Maes and crew took 51 subjects, 23 controls and 28 outpatients with Major Depressive Disorder from the outpatient clinic.  Everyone with substance abuse, anyone on medication, and anyone with chronic fatigue or other autoimmune diseases were excluded.

The basic premise of the experiment was that activation of the inflammatory response system plays a role in the pathology of major depressive disorder.  Our guts are chock full of gram negative bacteria, who have lots of a lipopolysaccharide (LPS) on their little bacterial cell membranes.  If one finds LPS in the bloodstream, that means those naughty bacteria are somehow squeezing through the so-called tight junctions of our intestinal tract - a leaky gut.  That would be bad.  And, not surprisingly, LPS found in the bloodstream ("systemic LPS") results in rapid increases in TNFalpha levels, which might remain elevated for as long as 10 months.  Brain microglia (immune cells in the brain) launch into action to fight the invasion and send out more inflammatory cytokines.  LPS in the system results in elevations of all those cytokines associated with major depressive disorder - TNFalpha, IL-6, IL1beta.  In animal studies, LPS administration results in an appearance of symptoms of poor appetite, psychomotor retardation (meaning lack of normal fidgeting movement, characteristic of depression), malaise, and loss of interest.  These symptoms are very similar to the clinical symptoms of depressive disorders. Increased LPS also seems to induce the catabolism of tryptophan (meaning more tryptophan, the amino acid precursor of serotonin, is chewed up and not used to make serotonin.)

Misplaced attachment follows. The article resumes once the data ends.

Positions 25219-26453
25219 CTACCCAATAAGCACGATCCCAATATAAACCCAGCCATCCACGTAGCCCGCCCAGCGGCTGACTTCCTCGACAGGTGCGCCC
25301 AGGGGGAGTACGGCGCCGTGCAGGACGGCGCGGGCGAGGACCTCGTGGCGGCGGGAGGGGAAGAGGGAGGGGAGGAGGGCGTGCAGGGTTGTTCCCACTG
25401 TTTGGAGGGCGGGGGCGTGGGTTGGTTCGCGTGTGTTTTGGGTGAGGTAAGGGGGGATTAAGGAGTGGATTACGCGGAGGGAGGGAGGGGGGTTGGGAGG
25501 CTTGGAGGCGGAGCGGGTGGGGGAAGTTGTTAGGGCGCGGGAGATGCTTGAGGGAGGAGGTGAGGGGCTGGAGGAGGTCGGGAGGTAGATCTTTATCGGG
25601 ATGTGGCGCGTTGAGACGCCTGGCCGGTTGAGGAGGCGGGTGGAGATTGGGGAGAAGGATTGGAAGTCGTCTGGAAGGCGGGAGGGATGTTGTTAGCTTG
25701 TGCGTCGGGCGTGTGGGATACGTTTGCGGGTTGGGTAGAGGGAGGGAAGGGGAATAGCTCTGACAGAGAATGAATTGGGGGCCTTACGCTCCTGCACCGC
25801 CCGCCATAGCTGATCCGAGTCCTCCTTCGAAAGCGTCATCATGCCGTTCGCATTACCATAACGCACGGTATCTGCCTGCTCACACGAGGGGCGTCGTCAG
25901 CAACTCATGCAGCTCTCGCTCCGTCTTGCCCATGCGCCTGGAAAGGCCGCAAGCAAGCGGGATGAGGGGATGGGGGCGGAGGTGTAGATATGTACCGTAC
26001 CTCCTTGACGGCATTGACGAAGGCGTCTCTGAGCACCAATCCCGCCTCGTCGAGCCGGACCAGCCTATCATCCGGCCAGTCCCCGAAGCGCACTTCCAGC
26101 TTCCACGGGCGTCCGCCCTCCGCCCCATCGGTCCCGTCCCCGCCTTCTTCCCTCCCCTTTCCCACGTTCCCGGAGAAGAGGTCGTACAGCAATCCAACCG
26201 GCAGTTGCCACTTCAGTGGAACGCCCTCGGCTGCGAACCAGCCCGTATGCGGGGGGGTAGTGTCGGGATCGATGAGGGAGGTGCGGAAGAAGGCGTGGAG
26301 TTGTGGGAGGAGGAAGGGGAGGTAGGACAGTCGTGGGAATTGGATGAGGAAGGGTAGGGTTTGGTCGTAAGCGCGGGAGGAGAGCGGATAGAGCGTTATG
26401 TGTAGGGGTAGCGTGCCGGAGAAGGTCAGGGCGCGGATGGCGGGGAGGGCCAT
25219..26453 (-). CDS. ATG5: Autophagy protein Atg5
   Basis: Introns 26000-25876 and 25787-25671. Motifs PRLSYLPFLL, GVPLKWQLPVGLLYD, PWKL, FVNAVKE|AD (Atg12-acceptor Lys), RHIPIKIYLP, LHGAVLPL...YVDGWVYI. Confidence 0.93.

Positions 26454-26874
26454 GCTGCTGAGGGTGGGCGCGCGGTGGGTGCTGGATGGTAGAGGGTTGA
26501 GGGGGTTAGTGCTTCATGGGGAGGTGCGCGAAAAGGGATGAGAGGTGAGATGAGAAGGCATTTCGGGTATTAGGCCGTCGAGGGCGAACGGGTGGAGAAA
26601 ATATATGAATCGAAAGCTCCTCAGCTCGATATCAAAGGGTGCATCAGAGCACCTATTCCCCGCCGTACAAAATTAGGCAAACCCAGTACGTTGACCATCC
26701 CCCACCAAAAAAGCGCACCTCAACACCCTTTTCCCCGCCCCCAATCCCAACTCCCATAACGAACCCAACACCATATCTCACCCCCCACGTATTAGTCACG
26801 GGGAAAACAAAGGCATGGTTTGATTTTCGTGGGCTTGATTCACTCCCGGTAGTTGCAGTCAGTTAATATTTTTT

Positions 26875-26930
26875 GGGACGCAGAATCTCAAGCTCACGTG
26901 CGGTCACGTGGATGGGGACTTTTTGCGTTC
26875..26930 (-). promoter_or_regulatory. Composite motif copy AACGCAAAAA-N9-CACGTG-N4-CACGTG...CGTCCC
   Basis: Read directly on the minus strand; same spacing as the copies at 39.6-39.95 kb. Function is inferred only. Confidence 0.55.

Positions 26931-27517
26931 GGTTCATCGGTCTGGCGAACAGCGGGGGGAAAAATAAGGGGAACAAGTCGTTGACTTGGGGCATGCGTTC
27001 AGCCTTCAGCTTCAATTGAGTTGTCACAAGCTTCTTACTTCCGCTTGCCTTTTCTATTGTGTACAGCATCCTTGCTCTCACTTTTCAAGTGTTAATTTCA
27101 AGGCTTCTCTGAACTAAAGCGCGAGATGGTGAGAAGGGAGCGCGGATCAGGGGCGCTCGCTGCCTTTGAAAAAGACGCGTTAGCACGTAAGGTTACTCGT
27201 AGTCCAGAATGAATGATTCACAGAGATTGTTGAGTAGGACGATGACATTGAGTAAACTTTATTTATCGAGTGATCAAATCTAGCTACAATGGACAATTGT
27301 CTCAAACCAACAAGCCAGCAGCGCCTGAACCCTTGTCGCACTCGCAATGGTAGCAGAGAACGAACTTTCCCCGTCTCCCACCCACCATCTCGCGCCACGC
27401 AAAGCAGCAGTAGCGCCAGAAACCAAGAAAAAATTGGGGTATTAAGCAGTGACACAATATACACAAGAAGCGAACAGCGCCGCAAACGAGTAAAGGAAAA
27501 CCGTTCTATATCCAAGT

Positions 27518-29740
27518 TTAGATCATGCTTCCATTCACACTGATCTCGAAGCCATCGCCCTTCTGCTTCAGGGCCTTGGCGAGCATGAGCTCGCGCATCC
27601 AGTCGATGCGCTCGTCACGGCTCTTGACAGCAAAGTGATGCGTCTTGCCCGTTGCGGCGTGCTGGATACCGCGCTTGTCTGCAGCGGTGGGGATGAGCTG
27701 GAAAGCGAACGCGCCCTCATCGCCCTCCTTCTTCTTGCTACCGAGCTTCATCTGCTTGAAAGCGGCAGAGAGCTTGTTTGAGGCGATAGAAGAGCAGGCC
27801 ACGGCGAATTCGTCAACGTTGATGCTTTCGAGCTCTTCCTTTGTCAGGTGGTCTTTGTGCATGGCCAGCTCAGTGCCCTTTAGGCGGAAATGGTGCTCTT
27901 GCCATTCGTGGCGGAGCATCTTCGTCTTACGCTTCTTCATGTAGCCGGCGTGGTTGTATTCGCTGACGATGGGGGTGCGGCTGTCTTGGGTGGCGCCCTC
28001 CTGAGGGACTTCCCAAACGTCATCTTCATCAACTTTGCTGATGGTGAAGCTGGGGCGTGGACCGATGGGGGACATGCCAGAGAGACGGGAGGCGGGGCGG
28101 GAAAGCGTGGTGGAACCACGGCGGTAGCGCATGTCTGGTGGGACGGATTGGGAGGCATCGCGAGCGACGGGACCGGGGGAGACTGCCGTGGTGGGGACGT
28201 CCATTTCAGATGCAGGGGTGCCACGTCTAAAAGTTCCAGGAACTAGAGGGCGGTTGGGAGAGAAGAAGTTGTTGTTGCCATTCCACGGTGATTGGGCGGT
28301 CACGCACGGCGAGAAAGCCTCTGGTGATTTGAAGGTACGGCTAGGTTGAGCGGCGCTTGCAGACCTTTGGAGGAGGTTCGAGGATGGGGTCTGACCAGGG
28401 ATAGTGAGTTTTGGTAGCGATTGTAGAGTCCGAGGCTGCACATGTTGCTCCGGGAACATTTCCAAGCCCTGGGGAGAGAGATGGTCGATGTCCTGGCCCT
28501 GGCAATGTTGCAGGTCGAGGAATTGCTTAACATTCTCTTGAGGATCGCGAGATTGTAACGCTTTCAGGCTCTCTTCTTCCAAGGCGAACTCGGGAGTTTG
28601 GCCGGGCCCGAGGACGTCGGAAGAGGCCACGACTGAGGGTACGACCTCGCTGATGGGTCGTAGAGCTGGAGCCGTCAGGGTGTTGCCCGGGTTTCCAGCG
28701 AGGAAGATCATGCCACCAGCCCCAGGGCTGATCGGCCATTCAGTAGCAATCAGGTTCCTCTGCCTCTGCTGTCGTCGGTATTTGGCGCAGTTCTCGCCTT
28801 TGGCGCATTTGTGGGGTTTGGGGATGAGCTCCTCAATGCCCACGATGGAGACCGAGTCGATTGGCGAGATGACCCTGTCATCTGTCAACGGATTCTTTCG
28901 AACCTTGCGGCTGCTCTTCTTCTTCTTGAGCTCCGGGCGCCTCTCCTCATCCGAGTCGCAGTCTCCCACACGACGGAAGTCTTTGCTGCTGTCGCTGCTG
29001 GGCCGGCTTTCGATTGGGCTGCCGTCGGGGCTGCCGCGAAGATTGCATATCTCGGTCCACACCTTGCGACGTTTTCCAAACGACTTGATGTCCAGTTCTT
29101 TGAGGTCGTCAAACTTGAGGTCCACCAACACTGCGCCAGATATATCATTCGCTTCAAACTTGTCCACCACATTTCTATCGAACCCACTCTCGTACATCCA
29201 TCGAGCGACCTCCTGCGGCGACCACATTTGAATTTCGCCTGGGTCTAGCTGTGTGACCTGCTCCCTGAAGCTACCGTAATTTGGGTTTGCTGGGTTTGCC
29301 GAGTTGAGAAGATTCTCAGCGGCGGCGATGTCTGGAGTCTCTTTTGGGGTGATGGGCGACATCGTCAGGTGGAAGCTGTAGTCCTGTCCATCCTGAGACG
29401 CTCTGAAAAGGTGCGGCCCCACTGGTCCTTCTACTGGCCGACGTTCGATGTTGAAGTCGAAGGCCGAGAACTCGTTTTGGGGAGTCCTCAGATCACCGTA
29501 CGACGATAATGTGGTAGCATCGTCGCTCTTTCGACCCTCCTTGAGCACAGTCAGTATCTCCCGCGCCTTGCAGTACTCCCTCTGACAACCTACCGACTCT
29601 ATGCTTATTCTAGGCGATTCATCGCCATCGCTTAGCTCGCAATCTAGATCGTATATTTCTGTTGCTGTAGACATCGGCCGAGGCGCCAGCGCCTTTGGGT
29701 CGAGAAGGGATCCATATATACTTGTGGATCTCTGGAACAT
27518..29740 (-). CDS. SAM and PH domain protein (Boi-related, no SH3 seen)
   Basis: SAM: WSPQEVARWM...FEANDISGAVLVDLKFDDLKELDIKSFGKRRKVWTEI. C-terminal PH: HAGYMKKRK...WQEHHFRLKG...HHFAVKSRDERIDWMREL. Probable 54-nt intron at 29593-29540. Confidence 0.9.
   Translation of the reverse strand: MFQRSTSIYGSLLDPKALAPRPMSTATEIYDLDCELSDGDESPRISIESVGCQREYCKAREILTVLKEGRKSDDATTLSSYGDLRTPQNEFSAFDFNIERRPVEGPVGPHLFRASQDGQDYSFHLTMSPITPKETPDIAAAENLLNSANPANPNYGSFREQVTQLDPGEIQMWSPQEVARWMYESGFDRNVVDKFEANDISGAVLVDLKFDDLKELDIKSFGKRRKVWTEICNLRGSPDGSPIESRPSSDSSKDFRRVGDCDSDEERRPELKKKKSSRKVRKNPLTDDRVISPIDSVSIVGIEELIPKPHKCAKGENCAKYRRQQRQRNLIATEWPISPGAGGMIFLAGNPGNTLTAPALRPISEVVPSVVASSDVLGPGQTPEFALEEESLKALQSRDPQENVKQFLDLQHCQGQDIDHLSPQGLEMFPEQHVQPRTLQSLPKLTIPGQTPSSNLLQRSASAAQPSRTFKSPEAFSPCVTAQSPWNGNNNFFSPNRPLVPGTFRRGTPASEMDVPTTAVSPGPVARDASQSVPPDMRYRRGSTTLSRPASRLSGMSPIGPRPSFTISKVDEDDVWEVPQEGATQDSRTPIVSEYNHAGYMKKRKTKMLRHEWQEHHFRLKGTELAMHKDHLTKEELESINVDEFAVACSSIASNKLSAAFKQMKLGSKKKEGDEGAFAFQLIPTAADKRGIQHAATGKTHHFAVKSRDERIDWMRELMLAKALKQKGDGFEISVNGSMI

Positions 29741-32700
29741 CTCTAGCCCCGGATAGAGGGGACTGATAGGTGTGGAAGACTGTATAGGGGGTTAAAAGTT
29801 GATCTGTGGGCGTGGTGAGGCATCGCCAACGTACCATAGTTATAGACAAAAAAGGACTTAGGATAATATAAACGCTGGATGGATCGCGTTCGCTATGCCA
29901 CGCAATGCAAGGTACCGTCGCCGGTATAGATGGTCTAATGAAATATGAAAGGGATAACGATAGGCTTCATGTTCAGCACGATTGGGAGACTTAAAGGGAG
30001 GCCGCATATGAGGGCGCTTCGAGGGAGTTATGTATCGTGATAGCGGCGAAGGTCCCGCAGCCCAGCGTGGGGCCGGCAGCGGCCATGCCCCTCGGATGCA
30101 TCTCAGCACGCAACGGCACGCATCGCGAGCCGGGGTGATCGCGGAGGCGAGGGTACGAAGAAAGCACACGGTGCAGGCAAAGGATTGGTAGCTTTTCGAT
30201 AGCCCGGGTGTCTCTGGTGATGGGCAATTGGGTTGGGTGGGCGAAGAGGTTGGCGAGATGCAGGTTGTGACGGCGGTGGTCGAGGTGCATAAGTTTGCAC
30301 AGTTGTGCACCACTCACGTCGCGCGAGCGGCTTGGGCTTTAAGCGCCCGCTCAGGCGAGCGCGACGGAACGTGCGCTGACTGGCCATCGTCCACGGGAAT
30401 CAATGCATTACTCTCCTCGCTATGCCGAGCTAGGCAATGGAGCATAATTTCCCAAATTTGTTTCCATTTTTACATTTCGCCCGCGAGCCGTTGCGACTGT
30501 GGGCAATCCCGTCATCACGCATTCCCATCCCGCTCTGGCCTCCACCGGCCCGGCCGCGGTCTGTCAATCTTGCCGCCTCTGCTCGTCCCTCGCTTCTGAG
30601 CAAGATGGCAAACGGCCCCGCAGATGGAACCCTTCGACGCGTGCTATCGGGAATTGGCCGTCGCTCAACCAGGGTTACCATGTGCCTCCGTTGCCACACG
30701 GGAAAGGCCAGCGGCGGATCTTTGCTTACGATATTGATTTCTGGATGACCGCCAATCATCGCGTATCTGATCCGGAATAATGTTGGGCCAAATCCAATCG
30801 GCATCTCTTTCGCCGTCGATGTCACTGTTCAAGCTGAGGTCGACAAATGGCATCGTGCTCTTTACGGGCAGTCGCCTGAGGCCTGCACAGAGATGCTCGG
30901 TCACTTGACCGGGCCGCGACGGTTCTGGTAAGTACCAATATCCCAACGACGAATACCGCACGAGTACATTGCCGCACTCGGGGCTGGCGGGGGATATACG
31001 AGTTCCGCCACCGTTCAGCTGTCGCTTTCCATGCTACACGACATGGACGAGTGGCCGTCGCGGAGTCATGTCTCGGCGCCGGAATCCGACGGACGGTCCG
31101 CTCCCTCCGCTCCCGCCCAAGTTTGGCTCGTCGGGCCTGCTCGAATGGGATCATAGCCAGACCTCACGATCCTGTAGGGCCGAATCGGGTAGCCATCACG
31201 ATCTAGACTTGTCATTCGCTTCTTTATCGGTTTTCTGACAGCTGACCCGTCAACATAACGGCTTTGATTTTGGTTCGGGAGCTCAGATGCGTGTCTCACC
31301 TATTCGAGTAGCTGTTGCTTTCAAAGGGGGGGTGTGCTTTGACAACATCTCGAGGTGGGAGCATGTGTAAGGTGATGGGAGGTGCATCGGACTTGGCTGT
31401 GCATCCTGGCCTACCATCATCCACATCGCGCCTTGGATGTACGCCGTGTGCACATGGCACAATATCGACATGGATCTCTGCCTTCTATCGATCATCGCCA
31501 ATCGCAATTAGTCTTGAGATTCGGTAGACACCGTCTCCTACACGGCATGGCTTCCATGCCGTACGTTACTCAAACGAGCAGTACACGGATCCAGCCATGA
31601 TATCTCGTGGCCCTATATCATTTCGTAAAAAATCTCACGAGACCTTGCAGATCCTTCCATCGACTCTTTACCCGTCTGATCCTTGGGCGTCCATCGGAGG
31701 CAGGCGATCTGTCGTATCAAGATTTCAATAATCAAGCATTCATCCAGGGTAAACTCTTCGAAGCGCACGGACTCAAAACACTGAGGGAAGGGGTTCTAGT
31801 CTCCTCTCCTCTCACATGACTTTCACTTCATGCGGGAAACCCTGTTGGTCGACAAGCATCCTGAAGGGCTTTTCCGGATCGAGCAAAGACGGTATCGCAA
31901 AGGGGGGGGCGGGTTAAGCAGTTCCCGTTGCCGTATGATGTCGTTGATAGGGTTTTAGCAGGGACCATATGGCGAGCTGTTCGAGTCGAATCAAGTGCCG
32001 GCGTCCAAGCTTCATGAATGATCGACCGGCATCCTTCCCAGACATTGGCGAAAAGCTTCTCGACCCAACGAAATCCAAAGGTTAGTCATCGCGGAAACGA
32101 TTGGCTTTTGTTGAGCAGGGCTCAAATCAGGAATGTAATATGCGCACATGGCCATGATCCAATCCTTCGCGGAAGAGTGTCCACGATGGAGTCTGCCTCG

So Maes checked antibodies (IgA and IgM - basically, gut antibodies and freshly minted antibodies) to LPS of 6 different enterobacteria.  Turns out that IgM and/or IgA were significantly elevated against most of the enterobacteria in the subjects with major depressive disorder.